Third mobile provider Meteor has called for the Commission for Communications Regulation (ComReg) to intervene in its request to the two larger operators, Vodafone and O2, to agree to a reciprocal roaming agreement that would give Meteor total countrywide coverage and help the two operators deal with overcrowding on their networks.
So far, neither O2 nor Vodafone will agree to a reciprocal roaming agreement.
Meteor has less than 5pc of the market with some 118,00 customers, contrasting with O2 and Vodafone, which collectively control some 96pc of the Irish market. Held up by legal rows over the awarding of its GSM licence, Meteor missed out on the watershed years of 1999 and 2000 that saw the Irish mobile market reach its present 79pc population penetration. The company has since struggled to ratchet up its subscriber base, despite introducing innovative call and SMS (short messaging service) pricing options for its largely prepaid customers.
As well as this, the company, which has some 95pc population coverage in all urban and commuter areas and all routes, has confirmed that it has been dealing with perception issues due to the fact that at present it does not cover the entire country. Donegal is the only county where the network has no coverage.
In a statement this afternoon, the company said that it is to contact ComReg to restate its request that the telecoms regulator should intervene directly in reciprocal national roaming discussions between Meteor, Vodafone and O2.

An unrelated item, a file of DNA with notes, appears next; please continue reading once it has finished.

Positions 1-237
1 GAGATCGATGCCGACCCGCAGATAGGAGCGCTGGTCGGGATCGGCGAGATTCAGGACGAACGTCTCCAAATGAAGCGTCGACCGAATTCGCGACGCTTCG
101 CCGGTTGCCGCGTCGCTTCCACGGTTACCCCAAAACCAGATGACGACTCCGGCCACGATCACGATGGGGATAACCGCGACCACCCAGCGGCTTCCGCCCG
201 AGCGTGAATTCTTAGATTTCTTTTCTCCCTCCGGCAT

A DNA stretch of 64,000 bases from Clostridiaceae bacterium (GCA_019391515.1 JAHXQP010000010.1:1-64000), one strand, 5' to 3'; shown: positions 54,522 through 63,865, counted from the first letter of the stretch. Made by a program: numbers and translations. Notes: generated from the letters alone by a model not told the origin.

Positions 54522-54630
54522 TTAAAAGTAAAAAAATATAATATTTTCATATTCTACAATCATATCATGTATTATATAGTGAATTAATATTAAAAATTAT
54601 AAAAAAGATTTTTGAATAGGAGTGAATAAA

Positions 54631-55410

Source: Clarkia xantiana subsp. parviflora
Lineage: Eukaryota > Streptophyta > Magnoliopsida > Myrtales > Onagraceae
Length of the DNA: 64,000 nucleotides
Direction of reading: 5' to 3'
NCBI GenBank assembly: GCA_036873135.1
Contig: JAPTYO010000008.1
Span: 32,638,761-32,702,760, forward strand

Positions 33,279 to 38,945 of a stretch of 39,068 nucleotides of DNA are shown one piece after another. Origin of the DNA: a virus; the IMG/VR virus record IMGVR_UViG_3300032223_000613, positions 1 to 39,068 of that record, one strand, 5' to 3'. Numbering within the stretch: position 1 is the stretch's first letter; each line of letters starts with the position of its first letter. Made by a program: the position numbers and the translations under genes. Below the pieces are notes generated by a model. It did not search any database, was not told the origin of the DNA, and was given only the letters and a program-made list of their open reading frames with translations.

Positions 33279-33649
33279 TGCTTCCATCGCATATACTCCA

The company says it is willing to make its high quality network, which has surplus capacity, available to O2 and Vodafone, which are dealing with difficulties due to overcrowding on their respective networks, in areas where they have dense customer bases. In return, Meteor says it is asking for access to parts of the country where it does not have coverage so that it can eventually have 100pc population coverage. The logic is that a reciprocal national roaming agreement would free up large sums allocated to capital investment and infrastructure for both participating networks and allow the companies greater freedom to compete on services and price.
“They don’t see it that way,” Meteor’s corporate affairs director Andrew Kelly told siliconrepublic.com: “They just don’t want us to have national coverage. There are rural areas where they have networks that are under-utilised, yet in urban areas they can’t cope. Yet it makes no sense for us to build in Donegal, where both operators have coverage. They have capacity issues in Dublin, we don’t,” he continued.
“So far ComReg has given us no guidance. We are due to meet with them shortly. From our point of view, network sharing would be a pragmatic step to take in terms of the build-up from 2G to 3G. Building three or four networks in a rural area is not the way to go. There’s been talk of a national roaming deal for a long time now, but it has never materialised,” Kelly said.
A spokesperson from ComReg confirmed: “They have approached us on the subject and we are in talks. We are due to meet soon.”
By John Kennedy